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‘Tyrant’ makes history but we don’t know why yet

FX’s premiere of “Tyrant” is making history at 10 tonight. But then we’ve always known it would. It’s “why” it’s doing so that you won’t know after seeing just this evening’s episode.

It’s the first American television show to be concerned with an Arab-American returning to his native Middle Eastern country – the entirely fictional Abuddin – after spending the previous 19 years as a pediatrician in Pasadena, Calif., with a blond wife and two sullen and spoiled American teen kids.

Granted, the star of the series (Adam Rayner) is himself not Arab-American, but the actor playing his monster brother in Abuddin is an Israeli Arab. All I can frankly claim, at this point, is that the pilot you’ll see tonight is both fascinating and promising.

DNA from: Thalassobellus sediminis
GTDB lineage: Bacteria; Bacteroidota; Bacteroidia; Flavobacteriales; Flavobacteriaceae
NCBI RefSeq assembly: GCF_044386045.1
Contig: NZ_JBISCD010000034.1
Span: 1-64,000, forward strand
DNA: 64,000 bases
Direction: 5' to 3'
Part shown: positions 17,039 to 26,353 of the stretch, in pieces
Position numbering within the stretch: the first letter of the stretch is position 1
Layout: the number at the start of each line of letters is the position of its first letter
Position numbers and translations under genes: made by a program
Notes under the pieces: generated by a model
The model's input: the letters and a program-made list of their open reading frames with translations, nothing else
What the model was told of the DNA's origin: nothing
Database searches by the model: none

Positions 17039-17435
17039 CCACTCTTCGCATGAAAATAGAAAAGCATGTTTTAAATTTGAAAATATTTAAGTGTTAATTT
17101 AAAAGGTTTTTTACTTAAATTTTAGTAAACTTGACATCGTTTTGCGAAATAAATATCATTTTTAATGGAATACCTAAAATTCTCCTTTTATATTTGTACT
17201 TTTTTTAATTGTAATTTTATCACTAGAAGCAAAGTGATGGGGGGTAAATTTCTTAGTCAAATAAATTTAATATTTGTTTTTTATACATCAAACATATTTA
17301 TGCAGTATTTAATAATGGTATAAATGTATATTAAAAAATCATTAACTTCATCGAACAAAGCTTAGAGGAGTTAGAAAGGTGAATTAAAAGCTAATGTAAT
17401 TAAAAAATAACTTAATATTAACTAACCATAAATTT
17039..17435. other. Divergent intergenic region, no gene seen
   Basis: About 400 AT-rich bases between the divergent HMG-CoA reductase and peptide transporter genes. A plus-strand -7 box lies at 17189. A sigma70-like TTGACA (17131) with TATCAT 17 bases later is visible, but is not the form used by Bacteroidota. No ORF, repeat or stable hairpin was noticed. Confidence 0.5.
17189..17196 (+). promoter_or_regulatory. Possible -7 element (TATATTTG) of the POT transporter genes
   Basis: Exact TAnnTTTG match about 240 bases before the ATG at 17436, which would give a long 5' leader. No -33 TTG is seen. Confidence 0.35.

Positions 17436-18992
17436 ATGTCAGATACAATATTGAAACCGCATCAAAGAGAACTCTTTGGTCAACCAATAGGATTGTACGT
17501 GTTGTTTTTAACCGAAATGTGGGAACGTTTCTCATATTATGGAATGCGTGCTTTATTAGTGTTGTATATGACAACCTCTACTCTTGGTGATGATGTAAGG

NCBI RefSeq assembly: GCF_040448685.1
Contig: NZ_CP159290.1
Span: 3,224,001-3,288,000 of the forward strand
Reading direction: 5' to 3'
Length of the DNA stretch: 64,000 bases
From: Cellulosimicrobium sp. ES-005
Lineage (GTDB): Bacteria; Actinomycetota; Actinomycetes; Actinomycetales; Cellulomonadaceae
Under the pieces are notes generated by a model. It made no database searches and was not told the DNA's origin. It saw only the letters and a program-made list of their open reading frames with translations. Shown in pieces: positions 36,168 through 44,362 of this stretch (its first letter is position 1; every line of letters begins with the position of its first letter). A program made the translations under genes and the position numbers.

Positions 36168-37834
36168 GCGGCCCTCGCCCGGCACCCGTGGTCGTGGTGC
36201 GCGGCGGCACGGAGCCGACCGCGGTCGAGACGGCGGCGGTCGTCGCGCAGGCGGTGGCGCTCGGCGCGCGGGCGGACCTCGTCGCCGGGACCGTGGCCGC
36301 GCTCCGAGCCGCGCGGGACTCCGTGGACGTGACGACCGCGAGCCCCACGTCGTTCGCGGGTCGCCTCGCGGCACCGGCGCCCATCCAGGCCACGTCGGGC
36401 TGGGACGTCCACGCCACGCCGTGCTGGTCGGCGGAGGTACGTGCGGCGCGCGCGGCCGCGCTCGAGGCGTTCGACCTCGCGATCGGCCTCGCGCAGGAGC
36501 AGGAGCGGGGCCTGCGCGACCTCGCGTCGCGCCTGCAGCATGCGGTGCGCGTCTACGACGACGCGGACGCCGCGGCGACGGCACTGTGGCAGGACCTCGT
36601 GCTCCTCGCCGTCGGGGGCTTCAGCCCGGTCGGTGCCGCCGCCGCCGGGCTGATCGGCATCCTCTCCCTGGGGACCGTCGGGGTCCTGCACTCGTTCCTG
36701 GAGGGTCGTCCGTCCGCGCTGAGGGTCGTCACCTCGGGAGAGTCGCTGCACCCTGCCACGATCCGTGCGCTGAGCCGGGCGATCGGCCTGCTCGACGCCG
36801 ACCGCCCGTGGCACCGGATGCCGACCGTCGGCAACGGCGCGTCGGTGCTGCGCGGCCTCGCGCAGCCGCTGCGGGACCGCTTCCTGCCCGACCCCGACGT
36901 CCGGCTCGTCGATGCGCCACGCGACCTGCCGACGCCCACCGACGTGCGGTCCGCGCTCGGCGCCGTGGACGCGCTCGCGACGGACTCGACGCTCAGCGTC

And one that could go very wrong very quickly.

Imagine an Arab-American Michael Corleone – smart, college-educated, admirable in all possible upper middle class ways – suddenly yanked back into the brutalizing, blood-soaked family business by family circumstance even though his corrupt father wanted nothing of the sort. That’s what happens this evening – a brilliant premise, I thought, for a TV series about a brutal Middle Eastern regime.

What we’re watching here is a humane and good American – a children’s doctor whose daily California worries involved when, if ever, one should take California’s Route 405 – and his family’s brutal dictatorship many thousands of miles away in the Middle East.

But in the great World Cup of contemporary international television, the yellow card went up on “Tyrant” long ago. The show’s pilot was originally supposed to have been directed by the great Ang Lee, no less, Oscar winner recently for “Life of Pi.” He bowed out of his major first TV gig early.